Google was at a loss why millions of Androids froze daily. Then it found them all in India.


If you have been wondering why did Google announce and release its first Android file manager, Files to Go, specifically for India, this story has your answer. It's because Google's researchers and engineers finally solved the puzzle of millions of Android phones freezing on a daily basis in the past few years. They found them all in India.

In fact, a third of Androids there ran out of memory, and became gummed up on a daily basis, which is a huge number of phones given the size of the population, a lot of it newly online. It turned out that everyone, from grandpa Raj, to the Prime Minister Narendra Modi, was bent on spending their first waking hour each day in shooting "Good Morning" greetings to each and everyone they knew. Yes, Prime Minister Modi, who gets up at 5am, even scolded legislators once that they aren't reacting to his daily feel-good messages.


Wait, the fun doesn't stop here. Google's researchers discovered that most of these "Good morning!" greetings were accompanied by carefully selected images, and even short videos. Indians are the biggest WhatsApp users, for instance, with 200 million accounts active there, and WhatsApp was forced to issue a status message that can say "Good Morning!" to all your contacts at once. If you go on YouTube, you will see hundreds of Indian videos made specifically for sharing the morning cheer on WhatsApp, Facebook, and other platforms, complete with rising suns, butterflies, and corny slogans like "Good morning to my life’s rose. Your fragrance makes all of life’s thorns worth tolerating."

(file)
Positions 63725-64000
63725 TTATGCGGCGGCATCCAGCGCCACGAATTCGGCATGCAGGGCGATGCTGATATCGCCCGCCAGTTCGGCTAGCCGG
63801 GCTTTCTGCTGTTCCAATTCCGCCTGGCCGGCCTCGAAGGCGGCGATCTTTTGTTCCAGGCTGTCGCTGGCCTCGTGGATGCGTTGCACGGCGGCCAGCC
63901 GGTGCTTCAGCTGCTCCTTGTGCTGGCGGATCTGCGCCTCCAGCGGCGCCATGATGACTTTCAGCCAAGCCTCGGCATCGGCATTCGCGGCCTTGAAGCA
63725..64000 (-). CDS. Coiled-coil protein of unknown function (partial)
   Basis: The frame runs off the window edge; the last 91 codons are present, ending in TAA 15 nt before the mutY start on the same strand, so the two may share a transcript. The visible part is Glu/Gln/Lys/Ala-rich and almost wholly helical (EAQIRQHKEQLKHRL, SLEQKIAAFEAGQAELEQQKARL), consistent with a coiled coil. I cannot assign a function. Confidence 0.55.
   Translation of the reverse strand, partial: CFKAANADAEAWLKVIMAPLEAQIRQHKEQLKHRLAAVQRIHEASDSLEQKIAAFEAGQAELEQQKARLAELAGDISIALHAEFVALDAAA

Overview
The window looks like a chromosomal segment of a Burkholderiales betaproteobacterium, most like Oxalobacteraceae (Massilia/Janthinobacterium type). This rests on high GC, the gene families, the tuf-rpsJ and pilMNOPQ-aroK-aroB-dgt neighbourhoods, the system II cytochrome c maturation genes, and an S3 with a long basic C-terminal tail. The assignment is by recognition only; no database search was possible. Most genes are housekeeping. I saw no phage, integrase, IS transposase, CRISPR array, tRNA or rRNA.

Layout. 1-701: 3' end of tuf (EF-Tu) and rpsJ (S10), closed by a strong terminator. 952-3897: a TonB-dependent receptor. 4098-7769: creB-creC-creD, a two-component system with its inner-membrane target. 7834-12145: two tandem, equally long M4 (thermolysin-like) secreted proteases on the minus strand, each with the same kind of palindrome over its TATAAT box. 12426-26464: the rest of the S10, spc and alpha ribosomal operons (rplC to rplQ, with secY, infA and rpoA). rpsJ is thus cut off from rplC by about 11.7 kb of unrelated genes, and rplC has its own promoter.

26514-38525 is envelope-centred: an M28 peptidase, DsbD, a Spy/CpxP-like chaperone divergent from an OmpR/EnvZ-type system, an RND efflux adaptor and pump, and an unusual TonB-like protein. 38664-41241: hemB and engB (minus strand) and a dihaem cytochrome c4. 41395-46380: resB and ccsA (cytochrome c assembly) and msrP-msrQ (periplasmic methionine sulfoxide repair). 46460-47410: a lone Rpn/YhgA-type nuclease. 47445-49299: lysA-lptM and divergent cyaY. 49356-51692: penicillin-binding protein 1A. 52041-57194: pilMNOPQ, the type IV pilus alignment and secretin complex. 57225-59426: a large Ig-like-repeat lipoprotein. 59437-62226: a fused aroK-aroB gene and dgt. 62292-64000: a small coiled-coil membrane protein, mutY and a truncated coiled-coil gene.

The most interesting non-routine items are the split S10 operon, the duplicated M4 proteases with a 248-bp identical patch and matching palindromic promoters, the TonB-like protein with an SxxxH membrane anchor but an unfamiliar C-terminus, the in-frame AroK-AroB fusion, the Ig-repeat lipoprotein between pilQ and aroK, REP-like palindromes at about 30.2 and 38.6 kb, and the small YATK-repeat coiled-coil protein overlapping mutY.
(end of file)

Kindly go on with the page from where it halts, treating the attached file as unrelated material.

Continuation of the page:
It's sweet, concluded Google, and a cultural peculiarity, but it reflects bad on the Android platform. Most of the phones sold in India have a low amount of memory, and are not that powerful to begin with, so when Western Digital found out that 1/3 of them froze often, compared to 1/10 in the US, the team from Mountain View was at it. The solution? You guessed it, Files to Go. It turns out that Android's first stock file manager was made from the onset to search and weed out Indian morning greetings, hence freeing up storage on low-end phones.

Google employed all of its machine learning, AI and blockchain (oops, not that one) powers, in order to make the software recognize corny feel-good images, feature and destroy them without a trace, for the utter relief of Indian grandkids, who were getting inundated with grandpa's morning fluff which they were too polite to ignore. Files to Go quickly amassed 10 million downloads in India, and the rest is history, but a funny one. "We were trying to deconstruct what is the DNA of a good morning message for months," said Google's Josh Woodward, the manager behind this project. "It’s been a lot of hard work to get it right," as initially the algorithms picked things like kids with morning greetings T-shirts. Whew.

source: WSJ (paywall)
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